Dreaming Big: Juvenile Arthritis Conference


    Over 300,000 children in the US live with juvenile arthritis (JA). They live with pain, physical limitations and social isolation, the disease affecting almost every aspect of their young lives. In addition to learning all the regular tasks of growing up, they also cope with medication and other treatment, doctors’ appointments and finding ways to cope with their JA. Once a year, kids, families and young adults have the opportunity to come together for The Arthritis Foundations Juvenile Arthritis Conference. This year, the 29th annual conference is held in Anaheim, CA, hosting 1200 people to learn more about juvenile arthritis and, most importantly, being with others who are just like them.

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    "We dreamed big," says Jennifer Ziegler, Program Director with The Arthritis Foundation’s Pacific Region. "The organizing committee worked really hard and went after what we wanted. We want families to know that if you're persistent and determined, you can make dreams come true." Their hard work shows in the scale and range of programming available at the conference.


    The theme of this year's conference is Dream, Believe, Achieve. It involves programming for children and teens, both those who live with JA and their siblings, divided into 12 age groups ranging from 0 to 17 years old, each having their own schedule. There will be many breakout educational sessions on many aspects of juvenile arthritis for parents and young adults.


    Participants can also use the "At the Doc" program where they can speak to a pediatric rheumatologist. This can be very beneficial for families who have trouble accessing specialists in this field, due to the shortage of pediatric rheumatologist in many states. Other professionals available to conference participants will include nurses and social workers.


    The conference organizers made sure to include programming addressing the emotional aspects of living with JA. Jennifer explains that "social workers will offer a two-day session for teens on self-esteem and body image" and there will also be the opportunity to participate in anti-bullying groups. Organizers also included advocacy sessions as an important part of the conference to help create lasting skills involved in raising awareness about JA. Kids can learn "how to write legislators about having JA or being a sibling to someone with JA," Jennifer says. As well, teens will work together to produce a JA awareness video.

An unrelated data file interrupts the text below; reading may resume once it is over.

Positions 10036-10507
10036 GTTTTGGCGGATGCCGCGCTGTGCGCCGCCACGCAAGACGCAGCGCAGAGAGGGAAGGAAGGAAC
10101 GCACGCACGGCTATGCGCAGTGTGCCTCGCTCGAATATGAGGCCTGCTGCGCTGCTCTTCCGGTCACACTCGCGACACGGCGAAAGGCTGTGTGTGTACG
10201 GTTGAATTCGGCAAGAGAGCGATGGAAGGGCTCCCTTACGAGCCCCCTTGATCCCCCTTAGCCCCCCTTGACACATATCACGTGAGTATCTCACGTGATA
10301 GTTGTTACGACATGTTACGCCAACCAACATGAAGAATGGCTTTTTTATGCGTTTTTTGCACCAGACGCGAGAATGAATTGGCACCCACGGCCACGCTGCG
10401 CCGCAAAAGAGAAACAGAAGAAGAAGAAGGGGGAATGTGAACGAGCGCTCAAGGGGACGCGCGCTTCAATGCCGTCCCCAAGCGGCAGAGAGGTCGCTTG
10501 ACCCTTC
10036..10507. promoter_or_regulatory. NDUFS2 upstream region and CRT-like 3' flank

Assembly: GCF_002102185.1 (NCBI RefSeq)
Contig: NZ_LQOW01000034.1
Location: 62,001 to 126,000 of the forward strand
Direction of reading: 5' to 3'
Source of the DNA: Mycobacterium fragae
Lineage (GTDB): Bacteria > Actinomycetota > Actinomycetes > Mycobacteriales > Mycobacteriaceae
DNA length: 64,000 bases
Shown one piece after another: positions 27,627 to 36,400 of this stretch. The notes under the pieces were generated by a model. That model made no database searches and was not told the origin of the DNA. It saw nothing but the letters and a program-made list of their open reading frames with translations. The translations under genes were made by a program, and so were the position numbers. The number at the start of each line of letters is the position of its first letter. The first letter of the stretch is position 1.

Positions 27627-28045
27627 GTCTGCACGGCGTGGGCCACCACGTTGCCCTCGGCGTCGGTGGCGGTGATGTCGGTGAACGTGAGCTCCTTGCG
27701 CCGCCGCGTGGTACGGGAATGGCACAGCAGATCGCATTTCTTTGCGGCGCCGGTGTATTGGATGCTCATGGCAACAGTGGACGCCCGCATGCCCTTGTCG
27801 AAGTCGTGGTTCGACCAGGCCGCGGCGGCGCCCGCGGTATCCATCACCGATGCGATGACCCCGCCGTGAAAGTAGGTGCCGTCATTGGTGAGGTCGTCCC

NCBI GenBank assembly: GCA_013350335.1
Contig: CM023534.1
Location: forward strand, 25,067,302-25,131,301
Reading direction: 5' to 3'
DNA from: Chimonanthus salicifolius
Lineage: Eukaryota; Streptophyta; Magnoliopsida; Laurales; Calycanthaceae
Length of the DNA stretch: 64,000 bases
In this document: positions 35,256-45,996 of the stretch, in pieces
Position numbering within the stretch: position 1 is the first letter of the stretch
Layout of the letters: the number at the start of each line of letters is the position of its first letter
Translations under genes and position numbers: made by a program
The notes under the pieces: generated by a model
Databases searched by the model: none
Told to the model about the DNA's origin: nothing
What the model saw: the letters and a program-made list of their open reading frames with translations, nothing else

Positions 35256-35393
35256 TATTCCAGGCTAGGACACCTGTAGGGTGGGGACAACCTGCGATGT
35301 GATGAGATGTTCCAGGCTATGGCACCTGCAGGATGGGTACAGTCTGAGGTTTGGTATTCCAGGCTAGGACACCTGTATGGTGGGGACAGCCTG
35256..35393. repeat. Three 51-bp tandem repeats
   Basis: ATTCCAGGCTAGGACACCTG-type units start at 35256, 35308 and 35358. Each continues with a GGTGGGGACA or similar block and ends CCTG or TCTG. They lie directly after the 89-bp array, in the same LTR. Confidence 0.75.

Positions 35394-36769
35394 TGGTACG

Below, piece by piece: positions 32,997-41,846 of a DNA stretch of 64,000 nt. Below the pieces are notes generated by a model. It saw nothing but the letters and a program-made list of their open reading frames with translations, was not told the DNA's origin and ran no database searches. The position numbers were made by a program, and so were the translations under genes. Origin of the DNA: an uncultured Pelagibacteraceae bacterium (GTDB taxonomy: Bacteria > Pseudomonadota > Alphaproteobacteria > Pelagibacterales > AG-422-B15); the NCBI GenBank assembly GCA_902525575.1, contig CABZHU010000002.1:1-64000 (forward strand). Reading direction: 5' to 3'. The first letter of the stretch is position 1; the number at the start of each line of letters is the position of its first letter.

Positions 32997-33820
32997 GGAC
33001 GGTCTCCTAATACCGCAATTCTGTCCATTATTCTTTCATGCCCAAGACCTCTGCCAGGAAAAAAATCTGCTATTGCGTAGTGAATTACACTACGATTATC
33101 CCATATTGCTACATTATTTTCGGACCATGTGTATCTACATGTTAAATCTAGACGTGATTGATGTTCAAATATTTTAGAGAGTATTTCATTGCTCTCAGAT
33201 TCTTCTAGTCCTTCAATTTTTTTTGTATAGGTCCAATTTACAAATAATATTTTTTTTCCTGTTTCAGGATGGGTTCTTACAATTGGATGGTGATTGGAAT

There are also many opportunities for kids and young adults to be together and just have fun. The Pacific Region’s JA camp is bringing the "camp to the conference," there'll be a bonfire on the beach and an Arthritis Awareness night at Disneyland, with free attendance and vouchers for food. On Sunday, the last day of the conference, the closing ceremony will include a parade featuring all the participants.


    The organizing committee, composed of 30 Arthritis Foundation staff and volunteers, also made sure that if you cannot attend the conference, you can still be part of some of the programs. Several sessions will be streamed live on the Foundation website, including a Young Adult Panel, Advocacy Session and the JA Awards and Research. You can also connect on the JA conference Facebook page and the Pacific Region Twitter feed, as well as the Arthritis Foundation JA Conference website..


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    On a personal note, as someone who has lived with JA for 45 years, I am very happy to see what is now being done for kids living with this disease. So much is different about living with JA compared to when I was a child and it’s encouraging to hear about programs that can help kids cope and live much better lives.



    Lene is the author of Your Life with Rheumatoid Arthritis: Tools for Managing Treatment, Side Effects and Pain


Published On: July 10, 2013